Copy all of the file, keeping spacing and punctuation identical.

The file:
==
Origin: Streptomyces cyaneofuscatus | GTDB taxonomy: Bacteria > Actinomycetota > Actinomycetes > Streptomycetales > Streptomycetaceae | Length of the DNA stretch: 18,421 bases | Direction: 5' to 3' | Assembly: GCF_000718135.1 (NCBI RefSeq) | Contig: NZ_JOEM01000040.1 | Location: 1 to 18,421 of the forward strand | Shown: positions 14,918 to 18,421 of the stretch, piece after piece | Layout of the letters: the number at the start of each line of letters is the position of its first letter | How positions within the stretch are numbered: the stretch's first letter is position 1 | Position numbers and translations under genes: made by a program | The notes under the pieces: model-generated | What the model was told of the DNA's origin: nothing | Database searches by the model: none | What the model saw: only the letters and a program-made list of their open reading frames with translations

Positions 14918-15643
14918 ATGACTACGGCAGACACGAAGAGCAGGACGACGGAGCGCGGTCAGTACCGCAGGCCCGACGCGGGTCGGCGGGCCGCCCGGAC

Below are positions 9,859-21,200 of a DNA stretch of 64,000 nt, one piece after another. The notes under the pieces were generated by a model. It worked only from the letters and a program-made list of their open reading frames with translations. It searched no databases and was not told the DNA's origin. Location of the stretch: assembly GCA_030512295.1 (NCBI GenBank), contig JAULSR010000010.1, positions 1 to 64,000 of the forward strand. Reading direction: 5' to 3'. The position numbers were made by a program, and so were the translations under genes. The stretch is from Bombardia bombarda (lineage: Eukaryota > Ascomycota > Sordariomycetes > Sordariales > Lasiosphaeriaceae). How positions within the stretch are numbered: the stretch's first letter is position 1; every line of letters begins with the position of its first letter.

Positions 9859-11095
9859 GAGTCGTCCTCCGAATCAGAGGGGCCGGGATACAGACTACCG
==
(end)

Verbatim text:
Origin: Streptomyces cyaneofuscatus | GTDB taxonomy: Bacteria > Actinomycetota > Actinomycetes > Streptomycetales > Streptomycetaceae | Length of the DNA stretch: 18,421 bases | Direction: 5' to 3' | Assembly: GCF_000718135.1 (NCBI RefSeq) | Contig: NZ_JOEM01000040.1 | Location: 1 to 18,421 of the forward strand | Shown: positions 14,918 to 18,421 of the stretch, piece after piece | Layout of the letters: the number at the start of each line of letters is the position of its first letter | How positions within the stretch are numbered: the stretch's first letter is position 1 | Position numbers and translations under genes: made by a program | The notes under the pieces: model-generated | What the model was told of the DNA's origin: nothing | Database searches by the model: none | What the model saw: only the letters and a program-made list of their open reading frames with translations

Positions 14918-15643
14918 ATGACTACGGCAGACACGAAGAGCAGGACGACGGAGCGCGGTCAGTACCGCAGGCCCGACGCGGGTCGGCGGGCCGCCCGGAC

Below are positions 9,859-21,200 of a DNA stretch of 64,000 nt, one piece after another. The notes under the pieces were generated by a model. It worked only from the letters and a program-made list of their open reading frames with translations. It searched no databases and was not told the DNA's origin. Location of the stretch: assembly GCA_030512295.1 (NCBI GenBank), contig JAULSR010000010.1, positions 1 to 64,000 of the forward strand. Reading direction: 5' to 3'. The position numbers were made by a program, and so were the translations under genes. The stretch is from Bombardia bombarda (lineage: Eukaryota > Ascomycota > Sordariomycetes > Sordariales > Lasiosphaeriaceae). How positions within the stretch are numbered: the stretch's first letter is position 1; every line of letters begins with the position of its first letter.

Positions 9859-11095
9859 GAGTCGTCCTCCGAATCAGAGGGGCCGGGATACAGACTACCG